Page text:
• Used TDD to deliver enterprise-quality code.
  • Work in an agile team and contribute to agile practices.
  • Receive ongoing support to ensure you feel integrated back into the workplace after your career break.

You’ll have:

  • Software development experience in industry at a mid level.
  • Excellent problem-solving abilities; able to learn and apply new technical knowledge quickly.
  • Excellent communication skills, and able to relate to all levels of the company.
  • Understanding of sound software lifecycle methodologies and/or agile delivery.
  • Ability to work under pressure in a fast-paced and progressive environment.
  • Have a passion for software excellence, delivering code of the highest quality, and a willingness to learn new languages and practices.

So, what are you waiting for? Apply now for a chance to forge your own career path and be brilliant as part of a bright, talented team.

Just so you know: if your application is successful, we’ll ask you to complete a criminal record check. And depending on the role you have applied for and the nature of any convictions, we might withdraw the offer.

We’re happy to discuss flexible working.

It’s our people that make Sky Europe’s leading entertainment company. That’s why we work hard to be an inclusive employer, so everyone at Sky can be their best.

A job you love to talk about.

FIND OUT MORE & APPLY


'Amazon Future Engineer' launches to help children from low-income backgrounds build careers in Computer Science

amazon-logo

'Amazon Future Engineer' launches in the UK to help children and young adults from low-income backgrounds build careers in Computer Science.

The UK needs an additional 38,000 workers with computer science-related skills, including 21,000 computer science graduates, to meet labour demands every year – or the economy could lose out on an estimated £33 billion a year by 2030, according to new research by Capital Economics.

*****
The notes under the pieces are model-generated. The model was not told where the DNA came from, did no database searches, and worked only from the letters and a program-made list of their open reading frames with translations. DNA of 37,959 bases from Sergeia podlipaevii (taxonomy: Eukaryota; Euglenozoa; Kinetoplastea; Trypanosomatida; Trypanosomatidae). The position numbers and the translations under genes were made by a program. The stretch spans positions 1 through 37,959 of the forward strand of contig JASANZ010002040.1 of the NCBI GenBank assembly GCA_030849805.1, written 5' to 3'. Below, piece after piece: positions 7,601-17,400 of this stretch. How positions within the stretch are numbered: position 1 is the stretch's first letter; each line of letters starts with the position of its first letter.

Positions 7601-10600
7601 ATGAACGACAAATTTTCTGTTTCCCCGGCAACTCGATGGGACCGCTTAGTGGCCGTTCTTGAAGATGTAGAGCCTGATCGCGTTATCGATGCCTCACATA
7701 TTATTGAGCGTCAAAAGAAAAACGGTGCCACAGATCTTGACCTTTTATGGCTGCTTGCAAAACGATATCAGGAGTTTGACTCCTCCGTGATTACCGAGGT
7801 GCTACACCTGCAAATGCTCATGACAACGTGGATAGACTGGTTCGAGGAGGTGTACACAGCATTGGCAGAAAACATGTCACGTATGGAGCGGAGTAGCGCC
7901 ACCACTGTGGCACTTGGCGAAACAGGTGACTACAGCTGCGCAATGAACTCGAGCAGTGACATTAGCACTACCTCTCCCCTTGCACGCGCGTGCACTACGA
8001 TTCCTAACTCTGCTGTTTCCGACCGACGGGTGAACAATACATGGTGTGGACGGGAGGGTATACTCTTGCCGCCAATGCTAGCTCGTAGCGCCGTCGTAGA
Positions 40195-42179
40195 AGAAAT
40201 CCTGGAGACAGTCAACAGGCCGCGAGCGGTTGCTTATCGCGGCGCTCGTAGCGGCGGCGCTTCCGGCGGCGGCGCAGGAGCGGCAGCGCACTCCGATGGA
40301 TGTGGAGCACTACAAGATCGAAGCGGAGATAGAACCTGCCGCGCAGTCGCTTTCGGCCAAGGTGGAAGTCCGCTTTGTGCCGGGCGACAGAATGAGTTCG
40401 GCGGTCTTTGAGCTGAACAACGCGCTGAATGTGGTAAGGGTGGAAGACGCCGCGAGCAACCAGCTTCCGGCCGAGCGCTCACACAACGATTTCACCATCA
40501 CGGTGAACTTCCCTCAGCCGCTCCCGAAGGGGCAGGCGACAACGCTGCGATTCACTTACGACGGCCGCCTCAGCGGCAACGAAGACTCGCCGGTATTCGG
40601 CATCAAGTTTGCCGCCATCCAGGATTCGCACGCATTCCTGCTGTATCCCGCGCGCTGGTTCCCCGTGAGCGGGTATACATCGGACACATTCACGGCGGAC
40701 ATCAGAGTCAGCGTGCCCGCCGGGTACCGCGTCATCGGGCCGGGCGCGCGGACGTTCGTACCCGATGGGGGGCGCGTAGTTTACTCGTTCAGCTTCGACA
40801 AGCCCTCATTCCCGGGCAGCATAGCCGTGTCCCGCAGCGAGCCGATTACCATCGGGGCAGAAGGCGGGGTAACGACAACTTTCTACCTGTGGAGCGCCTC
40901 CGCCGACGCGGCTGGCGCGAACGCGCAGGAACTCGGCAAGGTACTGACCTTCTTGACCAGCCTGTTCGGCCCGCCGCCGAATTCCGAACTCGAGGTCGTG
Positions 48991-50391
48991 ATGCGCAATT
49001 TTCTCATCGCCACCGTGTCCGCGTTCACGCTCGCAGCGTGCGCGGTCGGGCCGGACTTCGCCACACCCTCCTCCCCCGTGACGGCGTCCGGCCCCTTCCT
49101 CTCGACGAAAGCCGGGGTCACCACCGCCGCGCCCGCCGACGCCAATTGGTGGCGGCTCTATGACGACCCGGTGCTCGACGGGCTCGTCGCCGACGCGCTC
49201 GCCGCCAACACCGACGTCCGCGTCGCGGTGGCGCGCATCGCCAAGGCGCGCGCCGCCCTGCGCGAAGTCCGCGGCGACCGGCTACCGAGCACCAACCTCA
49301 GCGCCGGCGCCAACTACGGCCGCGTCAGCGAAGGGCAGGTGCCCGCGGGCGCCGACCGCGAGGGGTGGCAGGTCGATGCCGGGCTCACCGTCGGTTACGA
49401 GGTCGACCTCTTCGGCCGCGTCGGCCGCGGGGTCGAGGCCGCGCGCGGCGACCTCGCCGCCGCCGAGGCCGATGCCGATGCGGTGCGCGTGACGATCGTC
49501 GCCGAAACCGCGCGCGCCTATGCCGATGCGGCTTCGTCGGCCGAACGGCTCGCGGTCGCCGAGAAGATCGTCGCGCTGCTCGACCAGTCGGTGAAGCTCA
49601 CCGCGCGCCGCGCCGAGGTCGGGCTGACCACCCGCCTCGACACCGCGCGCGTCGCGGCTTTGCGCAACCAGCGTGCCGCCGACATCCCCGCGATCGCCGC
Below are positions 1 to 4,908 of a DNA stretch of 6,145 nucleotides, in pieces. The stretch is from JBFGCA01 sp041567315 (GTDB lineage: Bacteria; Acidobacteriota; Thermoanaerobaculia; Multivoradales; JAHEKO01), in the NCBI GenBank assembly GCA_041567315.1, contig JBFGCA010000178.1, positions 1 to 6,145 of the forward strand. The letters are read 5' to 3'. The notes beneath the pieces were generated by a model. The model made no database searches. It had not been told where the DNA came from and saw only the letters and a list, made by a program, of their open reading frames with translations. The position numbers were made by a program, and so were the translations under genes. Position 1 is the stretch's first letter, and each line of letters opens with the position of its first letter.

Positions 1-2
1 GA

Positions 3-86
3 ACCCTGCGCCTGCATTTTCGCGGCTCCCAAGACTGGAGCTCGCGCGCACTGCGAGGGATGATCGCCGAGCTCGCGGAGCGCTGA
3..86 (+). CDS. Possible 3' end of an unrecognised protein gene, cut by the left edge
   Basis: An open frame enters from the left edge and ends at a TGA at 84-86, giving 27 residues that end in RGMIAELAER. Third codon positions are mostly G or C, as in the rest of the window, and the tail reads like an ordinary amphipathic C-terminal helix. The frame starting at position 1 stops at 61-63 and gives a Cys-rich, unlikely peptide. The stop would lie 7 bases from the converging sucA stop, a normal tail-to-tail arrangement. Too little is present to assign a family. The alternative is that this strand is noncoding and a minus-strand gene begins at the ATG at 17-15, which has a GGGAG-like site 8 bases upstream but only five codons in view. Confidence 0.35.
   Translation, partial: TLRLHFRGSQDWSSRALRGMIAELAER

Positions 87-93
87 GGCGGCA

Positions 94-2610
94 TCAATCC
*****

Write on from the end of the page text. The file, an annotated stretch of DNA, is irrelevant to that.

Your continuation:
To help close that gap, Amazon is launching Amazon Future Engineer in the UK – a comprehensive childhood-to-career programme to inspire, educate, and enable children and young adults to try computer science. By supporting the recruitment and training of 50 secondary school computer science teachers and over 200 ‘Careers Leaders’, launching robotics workshops for 10,000 children and creating other opportunities to experience computer science, Amazon Future Engineer is set to reach more than one million children and young people across the UK over the next two years.

Through Amazon Future Engineer, ten thousand primary school pupils will have the opportunity to take part in free robotics workshops at Amazon fulfilment centres across the UK over the next two years, learning to program robots which use similar technology to what is used by Amazon to fulfil customer orders. The workshops, created alongside Fire Tech, are designed to give children first-hand experience of how technology works in the real world and have been accredited by the British Science Association. Amazon will also embark on a road trip across the UK, bringing the robotics workshops to primary schools around the country.

Additionally, Amazon has helped create an interactive dance-themed online coding tutorial together with non-profit organisation Code.org, featuring songs from leading artists, with the aim of reaching a million children in the UK. Globally, tens of millions of children and young people have already participated in Hour of Code tutorials since 2013. One hour of learning through Hour of Code is proven to have a positive impact on students, with a significant increase in the number of students saying they like computer science and perform better in computer science tasks.

Speaking about the programme, Doug Gurr, UK Country Manager, Amazon, said, "Research shows the UK needs 21,000 more computer science graduates on average, every year, to meet the demands of the digital economy."

"By making computer science skills more widely accessible from childhood to career, we hope Amazon Future Engineer will inspire and empower young people, regardless of their background, to take up careers in computer science.”

RT Hon Gavin Williamson CBE MP, Secretary of State for Education added, "Today’s school pupils will go on to do jobs that don’t even exist yet because the world of technology and computing is progressing so quickly."